Toronto
1 min

Marriage dodge

Federal committee studies gay marriage

Federal Justice Minister Martin Cauchon is playing dodge ball with same-sex marriage.



Having decided to appeal an Ontario Superior Court decision that banning gay marriage is unconstitutional, he announced earlier this month that he’d refer the question to Parliament’s justice committee to allow for public consultation and debate.



It shut up the media, but it turns out it’s not such a done deal.



Sarah Miller, communications assistant to Andy Scott, the justice committee chair, says that there is no confirmation that the issue will even go to committee.



“We expect that it probably will, but the justice minister is still considering and hasn’t given us a definite yes or no. They couldn’t even tell us when they would decide.”



At the House Of Commons, things are even fuzzier.



“What we have is the minister saying publicly that he wants the committee to look at something but there has been no formal communication of that,” says duty clerk Patrice Martin. “Nothing has been done procedurally. There is an expression of a desire but nothing concrete.”



Martin explains that only the House Of Commons can formally ask a committee to take action.



It isn’t even clear when the house will resume. Miller says Wed, Sep 18, but the federal government website states Mon, Sep 16.



If the issue eventually goes to the justice committee, Miller says same-sex marriage will likely get priority treatment.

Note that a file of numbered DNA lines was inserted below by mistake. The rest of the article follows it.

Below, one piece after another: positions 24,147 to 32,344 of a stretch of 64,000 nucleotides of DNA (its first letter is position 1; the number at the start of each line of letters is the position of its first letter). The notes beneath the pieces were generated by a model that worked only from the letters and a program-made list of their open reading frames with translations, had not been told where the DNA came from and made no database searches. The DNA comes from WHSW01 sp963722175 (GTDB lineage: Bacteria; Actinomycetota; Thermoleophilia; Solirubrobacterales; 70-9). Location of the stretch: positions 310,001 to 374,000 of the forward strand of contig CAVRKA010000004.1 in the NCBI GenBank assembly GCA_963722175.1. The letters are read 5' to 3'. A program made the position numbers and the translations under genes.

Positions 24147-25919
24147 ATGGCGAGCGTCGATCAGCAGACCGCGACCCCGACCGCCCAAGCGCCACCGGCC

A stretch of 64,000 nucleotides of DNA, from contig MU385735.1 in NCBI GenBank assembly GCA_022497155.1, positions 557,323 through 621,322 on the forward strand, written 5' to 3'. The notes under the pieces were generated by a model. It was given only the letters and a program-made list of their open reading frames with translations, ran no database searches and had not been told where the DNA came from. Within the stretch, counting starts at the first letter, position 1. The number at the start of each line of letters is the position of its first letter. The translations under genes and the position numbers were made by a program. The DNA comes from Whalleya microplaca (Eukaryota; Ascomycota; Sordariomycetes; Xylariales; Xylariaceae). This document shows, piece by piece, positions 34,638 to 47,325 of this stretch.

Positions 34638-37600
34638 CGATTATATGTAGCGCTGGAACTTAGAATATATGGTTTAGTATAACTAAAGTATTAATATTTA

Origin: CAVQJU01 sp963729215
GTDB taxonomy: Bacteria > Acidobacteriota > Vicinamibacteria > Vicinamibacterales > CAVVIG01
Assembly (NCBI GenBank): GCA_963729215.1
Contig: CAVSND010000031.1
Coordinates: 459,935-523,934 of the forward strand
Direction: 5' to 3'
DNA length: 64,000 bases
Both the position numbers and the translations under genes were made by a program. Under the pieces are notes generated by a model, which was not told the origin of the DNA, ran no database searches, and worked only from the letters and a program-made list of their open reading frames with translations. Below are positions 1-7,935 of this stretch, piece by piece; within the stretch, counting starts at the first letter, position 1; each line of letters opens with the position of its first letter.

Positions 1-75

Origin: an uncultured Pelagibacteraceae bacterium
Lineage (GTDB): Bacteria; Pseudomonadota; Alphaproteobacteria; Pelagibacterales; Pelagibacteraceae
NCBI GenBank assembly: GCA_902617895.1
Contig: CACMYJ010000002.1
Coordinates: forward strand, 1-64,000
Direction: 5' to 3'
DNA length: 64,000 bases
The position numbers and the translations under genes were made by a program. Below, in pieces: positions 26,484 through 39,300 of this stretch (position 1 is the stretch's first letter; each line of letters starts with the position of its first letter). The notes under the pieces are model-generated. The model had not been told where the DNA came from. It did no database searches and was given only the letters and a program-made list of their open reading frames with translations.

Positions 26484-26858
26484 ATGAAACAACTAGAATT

Committee members and the clerk get to decide who is allowed to speak on the issue.



“All requests are examined and then the committee will decide based on how long they want to spend hearing deputations. They try to get a fair representation,” says Miller.



John Fisher, executive director of the national queer lobby group Egale Canada, doesn’t see a need for consultation.



“We know where the various parties stand and have heard the debates already,” Fisher says.



Fisher recognizes that the legal challenges (there are cases in BC and Quebec, as well as the 10 couples in the Ontario courts) are likely to proceed to the Supreme Court Of Canada. He says the consultation process might help educate Canadians about gay and lesbian marriage.



But it might also give homophobes a stage for their viewpoints.



He says that rightwing groups will likely “come forward to tell the government why same-sex couples shouldn’t be treated equally. Human rights should not be subject to a popularity contest.”